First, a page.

Changes have been announced at the top echelon of the Ghana Revenue Authority (GRA) as the baton of Commissioner of Customs goes to Col Kwadwo Damoah (rtd), who until his elevation, was responsible for recruitments.
Three commissioners heading the three divisions of the GRA – namely Kwasi Gyimah Asante, Domestic Tax Revenue; Isaac Crentsil, Customs and Fred Charles Anson, Support Services – have been reassigned to the Ministry of Finance, which oversees GRA.
DAILY GUIDE has gathered that the changes take place today, with their deputies holding the fort until further notice.
Recent media reports about the changes were described as untrue, with the GRA issuing a statement to rubbish the stories.
There were intense lobbying and jockeying when hints were dropped about the action.
Like in the previous episode, efforts were made to nip the action in the bud when some top GRA officials were notified about the upcoming ‘Armageddon.’
Government has bitten the bullet by the changes to effect major policy changes in the three divisions of the GRA, and also to ensure efficiency in the collection of revenue for the state kitty.
No sooner had the internal memo from the Commissioner-General, Kofi Nti, announcing the changes for the consumption of GRA staff than the contents went viral on social media.
Of course, the last paragraph of the internal memo was instructive and suggestive that the Commissioner-General was carrying out an assignment bestowed upon him from his hirer. “Subsequently, the deputies to the three (3) commissioners are to assume their roles until the newly appointed commissioners assume duty fully,” according to the last paragraph of the internal memo.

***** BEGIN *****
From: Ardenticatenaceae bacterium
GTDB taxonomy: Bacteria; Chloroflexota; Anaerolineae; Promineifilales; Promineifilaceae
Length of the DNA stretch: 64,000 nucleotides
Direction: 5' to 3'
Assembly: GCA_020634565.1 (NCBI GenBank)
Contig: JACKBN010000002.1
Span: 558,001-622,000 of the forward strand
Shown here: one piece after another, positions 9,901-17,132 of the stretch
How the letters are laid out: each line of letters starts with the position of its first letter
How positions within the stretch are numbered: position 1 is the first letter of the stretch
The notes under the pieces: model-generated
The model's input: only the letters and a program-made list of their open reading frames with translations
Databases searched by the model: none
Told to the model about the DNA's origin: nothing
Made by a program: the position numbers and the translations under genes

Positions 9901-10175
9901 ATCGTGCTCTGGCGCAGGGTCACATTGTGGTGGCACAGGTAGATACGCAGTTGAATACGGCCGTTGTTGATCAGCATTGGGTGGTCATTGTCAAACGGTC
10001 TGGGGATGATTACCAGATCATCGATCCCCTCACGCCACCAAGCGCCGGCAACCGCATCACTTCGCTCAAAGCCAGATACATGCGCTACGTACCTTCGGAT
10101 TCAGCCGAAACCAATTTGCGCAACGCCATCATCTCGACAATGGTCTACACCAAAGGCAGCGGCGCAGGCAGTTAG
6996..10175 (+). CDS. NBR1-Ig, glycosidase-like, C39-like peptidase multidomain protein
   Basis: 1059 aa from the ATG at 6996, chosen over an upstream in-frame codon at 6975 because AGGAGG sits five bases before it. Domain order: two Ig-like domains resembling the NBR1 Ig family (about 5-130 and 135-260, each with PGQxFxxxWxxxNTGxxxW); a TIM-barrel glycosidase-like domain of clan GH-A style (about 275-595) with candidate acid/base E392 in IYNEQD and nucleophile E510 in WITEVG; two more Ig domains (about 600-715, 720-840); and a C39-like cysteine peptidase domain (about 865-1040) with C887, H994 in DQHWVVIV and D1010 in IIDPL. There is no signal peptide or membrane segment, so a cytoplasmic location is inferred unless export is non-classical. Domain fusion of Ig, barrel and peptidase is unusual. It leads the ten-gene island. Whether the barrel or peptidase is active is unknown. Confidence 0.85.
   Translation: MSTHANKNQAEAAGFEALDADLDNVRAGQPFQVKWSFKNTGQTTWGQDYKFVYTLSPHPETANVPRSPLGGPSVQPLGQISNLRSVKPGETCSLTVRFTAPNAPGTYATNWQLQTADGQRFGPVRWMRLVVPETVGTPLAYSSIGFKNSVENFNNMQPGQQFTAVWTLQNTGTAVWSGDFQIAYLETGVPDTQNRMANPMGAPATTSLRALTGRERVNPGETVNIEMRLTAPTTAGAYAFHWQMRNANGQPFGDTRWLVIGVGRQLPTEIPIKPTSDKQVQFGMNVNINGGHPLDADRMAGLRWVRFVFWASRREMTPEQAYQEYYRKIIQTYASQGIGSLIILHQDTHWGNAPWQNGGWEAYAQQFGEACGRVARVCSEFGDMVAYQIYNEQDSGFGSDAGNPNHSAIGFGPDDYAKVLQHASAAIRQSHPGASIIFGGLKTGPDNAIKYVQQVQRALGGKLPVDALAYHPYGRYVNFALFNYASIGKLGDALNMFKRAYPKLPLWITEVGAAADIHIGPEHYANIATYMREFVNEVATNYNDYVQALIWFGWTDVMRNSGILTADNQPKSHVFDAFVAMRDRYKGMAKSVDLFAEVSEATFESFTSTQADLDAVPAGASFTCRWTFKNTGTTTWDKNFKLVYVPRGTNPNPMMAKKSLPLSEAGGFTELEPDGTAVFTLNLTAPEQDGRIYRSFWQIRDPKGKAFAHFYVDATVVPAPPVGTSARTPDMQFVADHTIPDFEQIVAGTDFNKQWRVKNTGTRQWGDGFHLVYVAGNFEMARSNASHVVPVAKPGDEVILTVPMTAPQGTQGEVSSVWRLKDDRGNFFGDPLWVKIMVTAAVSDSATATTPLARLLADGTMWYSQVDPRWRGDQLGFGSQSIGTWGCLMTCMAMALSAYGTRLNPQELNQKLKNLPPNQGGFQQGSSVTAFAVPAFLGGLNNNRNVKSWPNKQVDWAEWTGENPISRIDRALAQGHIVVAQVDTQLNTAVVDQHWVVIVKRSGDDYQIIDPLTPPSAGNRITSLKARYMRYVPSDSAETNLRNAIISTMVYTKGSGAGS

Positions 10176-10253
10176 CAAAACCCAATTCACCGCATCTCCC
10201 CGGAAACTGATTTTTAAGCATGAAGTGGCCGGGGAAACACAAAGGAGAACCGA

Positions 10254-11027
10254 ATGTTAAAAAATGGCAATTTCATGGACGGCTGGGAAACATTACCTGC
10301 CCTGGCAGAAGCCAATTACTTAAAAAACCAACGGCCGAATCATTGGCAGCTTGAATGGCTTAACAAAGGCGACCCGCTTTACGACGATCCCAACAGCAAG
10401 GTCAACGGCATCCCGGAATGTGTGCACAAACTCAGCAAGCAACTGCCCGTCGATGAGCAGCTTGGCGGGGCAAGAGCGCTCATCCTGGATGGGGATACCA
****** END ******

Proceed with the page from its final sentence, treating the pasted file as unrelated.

New Customs Commissioner
Col Kwadwo Damoah’s name made the rounds in the media when he became a target of the National Democratic Congress (NDC), who accused him of affliction with the then opposition New Patriotic Party (NPP).
It was in 2009 and he was the Director of Manpower/Personnel of the Ghana Armed Forces (GAF) at the General Headquarters, a critical position that oversees enlistment of citizens into the three branches of the military.
So persistent was the nagging of the NDC that eventually a plan was hatched to breach the standards by discharging him from the military when he was not due for the action.
Only the Commander-in-Chief of the Armed Forces at the time, the late Prof. John Evans Atta Mills, as President, could have sanctioned the discharge of an officer of Col Damoah’s rank.
But it appeared the goings-on took place on his blind side.
A board of inquiry was set up to investigate him for allegedly insisting that a regional balance should be applied in recruitments.
He survived attempts on his life at the peak of his victimization which included clandestine meetings on how to deal with him.
One of such meetings was held on Wednesday, 11th February, 2009, a three-hour meeting that involved four senior officers.
A couple of days after the meeting, Col Damoah was removed from office but as to whether the Commander-in-Chief sanctioned that or not remains an outstanding question.
So bad was the situation that Col Damoah tookcover and the then Col Emmanuel Nibo, Director of Public Relations of the Armed Forces, was compelled to intervene with inconsistencies.
Col Damoah is a lawyer, human resource analyst who speaks French.
The expectations are high for Col Damoah to change the face of the Customs Division given his military background and exceptional record.
He is affable but behind his excellent human relations is a hard-working man who does not brook indolence and indiscipline.